A Burning Question: Wood Pollution

BY ON February 1, 2012

Wood stove with burning fire inside

This is written by Appalachian Mountain Club scientist and mom, Georgia Murray and MCAF’s Yvonne Nanasi:

I grew up in a New Hampshire home with a wood furnace and fireplace. Some of my fondest memories are of gathering in the front room by the open fire, a place to get warm, toast marshmallows, and be a family. Burning wood to stay warm and provide hot water, is still a big way of life in New Hampshire and other Northern states. Wood is a plentiful and renewable resource that can be a safe and efficient fuel when burned properly. But burning wood also emits tiny particles of soot and ash, now known to harm our lungs, especially of those of our children. In fact, particle pollution is linked with increased cardiovascular problems, irritate lungs and eyes, trigger headaches and allergic reactions, and worsen respiratory diseases such as asthma, emphysema, and bronchitis.

In winter-time, this type of air pollution can be significant when wood burning is combined with a cold winter night inversion in valley communities, like Keene, NH, resulting in pollution accumulating to levels that are unhealthy by EPA standards. The NH DES recommends that if you live in a valley area, you should watch weather conditions and pay attention to Air Quality Action Day notifications.

Outdated outdoor wood boilers (OWB) have been identified as a significant source of particle pollution. Older OWB can emit more than 70 grams of particle pollution per hour. That’s nearly 10 times the EPA standard for wood stoves and 100 times what the most efficient wood stoves emit. The problem with OWB is not about the wood, it’s about the stove design. In an effort to tackle this source, New Hampshire and other New England states have embraced standards for OWB design and installation–so newly bought boilers will be cleaner.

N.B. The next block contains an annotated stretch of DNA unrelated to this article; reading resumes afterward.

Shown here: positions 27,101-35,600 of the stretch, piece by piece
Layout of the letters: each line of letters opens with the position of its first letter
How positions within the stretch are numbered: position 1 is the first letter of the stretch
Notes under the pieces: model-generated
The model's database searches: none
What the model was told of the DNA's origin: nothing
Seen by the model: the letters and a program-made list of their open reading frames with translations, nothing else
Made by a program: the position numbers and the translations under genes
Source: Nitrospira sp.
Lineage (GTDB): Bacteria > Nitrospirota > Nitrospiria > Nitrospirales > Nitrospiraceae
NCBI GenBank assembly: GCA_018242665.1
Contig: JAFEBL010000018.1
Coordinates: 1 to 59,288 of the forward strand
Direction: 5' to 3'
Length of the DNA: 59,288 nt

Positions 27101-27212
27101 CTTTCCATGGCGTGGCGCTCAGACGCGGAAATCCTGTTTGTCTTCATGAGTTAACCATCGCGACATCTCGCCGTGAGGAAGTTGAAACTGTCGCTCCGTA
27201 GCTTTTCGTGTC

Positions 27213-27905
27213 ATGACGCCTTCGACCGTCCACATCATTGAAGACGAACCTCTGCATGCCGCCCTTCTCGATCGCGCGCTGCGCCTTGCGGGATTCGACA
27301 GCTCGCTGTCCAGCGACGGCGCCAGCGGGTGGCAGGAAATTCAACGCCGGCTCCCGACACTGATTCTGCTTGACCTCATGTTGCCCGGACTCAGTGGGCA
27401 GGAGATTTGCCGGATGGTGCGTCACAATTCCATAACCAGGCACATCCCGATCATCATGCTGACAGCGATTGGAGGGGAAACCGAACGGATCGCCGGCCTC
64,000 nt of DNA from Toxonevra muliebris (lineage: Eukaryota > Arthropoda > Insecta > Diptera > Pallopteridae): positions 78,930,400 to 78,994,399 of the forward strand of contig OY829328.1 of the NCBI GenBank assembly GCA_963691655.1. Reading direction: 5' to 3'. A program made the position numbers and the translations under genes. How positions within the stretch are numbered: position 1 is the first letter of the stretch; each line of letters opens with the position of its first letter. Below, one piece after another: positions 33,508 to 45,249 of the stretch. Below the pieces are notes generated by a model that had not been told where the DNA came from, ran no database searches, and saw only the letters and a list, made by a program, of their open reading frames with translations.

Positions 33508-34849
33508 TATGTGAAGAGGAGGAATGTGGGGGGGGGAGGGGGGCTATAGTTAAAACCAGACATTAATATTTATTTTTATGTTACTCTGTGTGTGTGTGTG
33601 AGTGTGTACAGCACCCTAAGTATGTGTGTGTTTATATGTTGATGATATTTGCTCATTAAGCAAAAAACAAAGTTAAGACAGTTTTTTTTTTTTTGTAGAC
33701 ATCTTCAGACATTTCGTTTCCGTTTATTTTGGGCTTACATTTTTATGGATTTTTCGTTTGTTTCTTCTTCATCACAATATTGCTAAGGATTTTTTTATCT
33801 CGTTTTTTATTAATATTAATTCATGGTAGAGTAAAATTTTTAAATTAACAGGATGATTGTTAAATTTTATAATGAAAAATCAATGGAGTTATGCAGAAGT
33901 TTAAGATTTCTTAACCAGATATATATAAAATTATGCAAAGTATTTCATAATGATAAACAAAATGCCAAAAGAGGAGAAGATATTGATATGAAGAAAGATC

Unfortunately, the same problems with older OWB can be true for indoor furnaces; inefficiency and improper maintenance can yield more air pollution. Yet, replacing an older furnace with a high efficiency unit can be a significant financial burden. Whatever steps a homeowner decides they can take should start with understanding some basic facts. Identifying and correcting any inefficient heating systems will help in cost and reduce pollution.

Here are some key efficiency tips:

  • Weatherization of your home is a great place to improve heating efficiency; drafts can waste 5-30% of your home heating energy, learn more about sealing/insulating and other improvement ideas
  • If using wood
    • Use well seasoned dry wood with 20% moisture burns most efficiently and results in less creosote
    • Hardwood burns the best; never burn treated wood
    • Use sustainably harvested wood to reduce your carbon footprint
    • Learn more about safe and efficient wood burning here.
  • For gas and oil furnaces following the recommended maintenance schedules will ensure proper operation, while other improvements could improve efficiency

For those who can consider changing their current home heating system here are some facts:

  • Newer EPA certified wood burning stoves – are 50% more efficient, use 1/3 less wood for the same heat, and reduce particulate pollution by up to 70%.
  • EPA ENERGY STAR qualified oil and gas furnaces are up to 15% more efficient than standard models and have highly efficient blower motors.

Eliminating home inefficient heating sources that cost you extra money and cause unwanted air pollution is one important step to assuring that New Hampshire’s children and adults breathe healthy air.

Georgia Murray is a scientist mom working to connect people and science through Mountain Watch, a citizen-science program that focuses on outdoor activities related to air quality and climate. She oversees the air and water quality science and policy work for the Appalachian Mountain Club (AMC), a non-profit organization that’s mission is to promote the protection, enjoyment, and understanding of the mountains, forests, waters, and trails of the Appalachian region. She has a Masters in Earth Science from UNH and lives with her family in Conway, NH.


Photo: Creative Commons

TOPICS: Asthma, New Hampshire, Pollution, Science